I would like to find out what other traders feel is the best singular statistic for evaluating performance? There is no "right" answer here, it is partially a subjective decision. I'll start with one approach I have found to be very useful:
- Take the annual Net Profit, including a reasonable baseline commission, and divide by the draw-down. The higher the number the better the system. Here is an example:
1) Net Profit = $141,000 over 3 years = $47,000 annual Net Profit. Included $8 round-trip commission.
2) Draw-down = $12,000 historically.
Performance = 47,000 / 12,000 = 3.92. A value above 2 is a good system, so this is an exceptionally good system.
Here is my reasoning:
1) Draw-down gives the overall risk better than anything else. It is where a system had its greatest streak of losses in a row. Using Monte Carlo simulations you find that above 90% of the time 2 X draw-down is the absolute worst case. Therefore risk is directly proportional to draw-down.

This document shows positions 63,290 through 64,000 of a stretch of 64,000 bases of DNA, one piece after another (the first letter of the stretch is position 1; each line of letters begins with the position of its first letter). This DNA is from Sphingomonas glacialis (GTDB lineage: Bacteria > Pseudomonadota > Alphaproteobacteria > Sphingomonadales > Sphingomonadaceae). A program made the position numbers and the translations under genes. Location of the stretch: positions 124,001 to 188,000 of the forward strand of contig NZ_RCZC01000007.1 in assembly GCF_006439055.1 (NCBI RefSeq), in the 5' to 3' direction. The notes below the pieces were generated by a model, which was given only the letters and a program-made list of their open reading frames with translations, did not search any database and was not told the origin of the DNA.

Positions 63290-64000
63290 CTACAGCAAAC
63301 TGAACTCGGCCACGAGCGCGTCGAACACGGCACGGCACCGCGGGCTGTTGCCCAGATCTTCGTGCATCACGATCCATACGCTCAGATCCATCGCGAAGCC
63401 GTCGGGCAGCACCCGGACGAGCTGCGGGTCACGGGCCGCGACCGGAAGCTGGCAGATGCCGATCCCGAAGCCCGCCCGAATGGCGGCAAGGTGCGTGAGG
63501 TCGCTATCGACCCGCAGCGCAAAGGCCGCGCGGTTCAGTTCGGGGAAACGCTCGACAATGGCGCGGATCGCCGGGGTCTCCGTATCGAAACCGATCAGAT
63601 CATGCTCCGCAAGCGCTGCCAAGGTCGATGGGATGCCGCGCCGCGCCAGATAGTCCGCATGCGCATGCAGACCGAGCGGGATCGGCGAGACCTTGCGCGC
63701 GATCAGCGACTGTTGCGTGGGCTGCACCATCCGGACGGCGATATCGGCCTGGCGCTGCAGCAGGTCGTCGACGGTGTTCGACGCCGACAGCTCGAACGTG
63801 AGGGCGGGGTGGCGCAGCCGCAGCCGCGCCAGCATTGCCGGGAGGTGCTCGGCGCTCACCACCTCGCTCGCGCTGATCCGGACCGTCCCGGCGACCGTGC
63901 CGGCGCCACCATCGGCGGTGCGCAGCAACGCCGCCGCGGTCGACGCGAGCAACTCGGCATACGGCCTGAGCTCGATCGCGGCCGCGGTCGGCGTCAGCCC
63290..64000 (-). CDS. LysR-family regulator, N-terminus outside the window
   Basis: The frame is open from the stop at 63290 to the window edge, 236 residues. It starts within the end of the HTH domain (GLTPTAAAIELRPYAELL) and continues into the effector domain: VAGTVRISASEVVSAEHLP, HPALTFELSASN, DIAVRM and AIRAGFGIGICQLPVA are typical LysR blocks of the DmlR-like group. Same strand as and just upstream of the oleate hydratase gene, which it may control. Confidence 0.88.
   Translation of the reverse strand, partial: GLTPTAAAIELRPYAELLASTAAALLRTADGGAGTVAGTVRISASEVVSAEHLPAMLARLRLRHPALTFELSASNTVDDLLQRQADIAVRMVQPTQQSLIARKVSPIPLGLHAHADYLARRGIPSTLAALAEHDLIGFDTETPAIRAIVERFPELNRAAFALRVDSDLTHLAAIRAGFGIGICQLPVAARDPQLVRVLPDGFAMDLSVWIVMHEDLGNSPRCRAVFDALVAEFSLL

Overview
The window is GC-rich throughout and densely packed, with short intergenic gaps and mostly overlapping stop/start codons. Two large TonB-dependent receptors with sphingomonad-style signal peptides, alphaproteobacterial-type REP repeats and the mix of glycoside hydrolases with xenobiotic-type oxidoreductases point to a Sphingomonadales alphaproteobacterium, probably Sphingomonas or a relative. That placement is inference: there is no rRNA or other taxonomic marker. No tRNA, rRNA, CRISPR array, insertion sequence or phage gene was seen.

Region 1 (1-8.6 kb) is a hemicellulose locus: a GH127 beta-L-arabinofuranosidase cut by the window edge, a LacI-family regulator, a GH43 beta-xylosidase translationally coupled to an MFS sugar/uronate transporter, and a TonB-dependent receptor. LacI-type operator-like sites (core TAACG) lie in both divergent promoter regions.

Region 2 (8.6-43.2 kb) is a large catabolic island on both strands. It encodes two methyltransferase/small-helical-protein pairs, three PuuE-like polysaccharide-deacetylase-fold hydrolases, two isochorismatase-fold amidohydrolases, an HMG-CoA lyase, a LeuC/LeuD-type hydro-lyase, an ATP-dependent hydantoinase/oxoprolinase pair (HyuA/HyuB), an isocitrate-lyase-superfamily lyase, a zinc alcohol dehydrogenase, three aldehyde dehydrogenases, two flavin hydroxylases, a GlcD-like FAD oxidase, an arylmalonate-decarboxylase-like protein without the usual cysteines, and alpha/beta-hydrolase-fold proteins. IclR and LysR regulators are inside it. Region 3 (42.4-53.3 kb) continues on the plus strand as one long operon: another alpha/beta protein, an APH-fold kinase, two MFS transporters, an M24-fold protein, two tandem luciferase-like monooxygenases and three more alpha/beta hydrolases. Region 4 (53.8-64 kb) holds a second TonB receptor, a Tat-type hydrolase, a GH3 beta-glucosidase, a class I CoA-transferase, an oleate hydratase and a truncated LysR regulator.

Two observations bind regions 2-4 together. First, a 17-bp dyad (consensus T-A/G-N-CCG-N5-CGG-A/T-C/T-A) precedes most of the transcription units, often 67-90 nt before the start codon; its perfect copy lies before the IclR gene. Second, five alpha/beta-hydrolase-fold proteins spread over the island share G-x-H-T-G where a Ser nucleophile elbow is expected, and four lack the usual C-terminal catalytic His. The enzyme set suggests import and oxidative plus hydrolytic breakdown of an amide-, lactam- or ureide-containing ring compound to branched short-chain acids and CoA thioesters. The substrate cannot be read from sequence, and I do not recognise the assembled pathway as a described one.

2) Annual net profit averages the years of backtesting into one number. So if a system has a broad deviation over years it is spread over the average net profit. (I also always make sure there are small deviations for annual net profit year over year).
This ratio provides a good single measure for reward vs. risk of a system.
The following user says Thank You to tradetree for this post:
What is interesting is how the #1 issue for traders is figuring out if they are profitable and by how much, and yet less time is spent on this consideration than you would expect. I know when I started out I looked for profitable systems to trade, either my own, a hedge fund, a CTA, or an auto-trade system. I had few metrics to judge a good system from a bad one. It was like shooting darts at a dart board. It was not until I was profitable, or rather I can say I became profitable because I understood the metrics! Once I was armed with a gauge for both my own discretionary as well as system trading, I could see the frauds from the honest sellers of systems.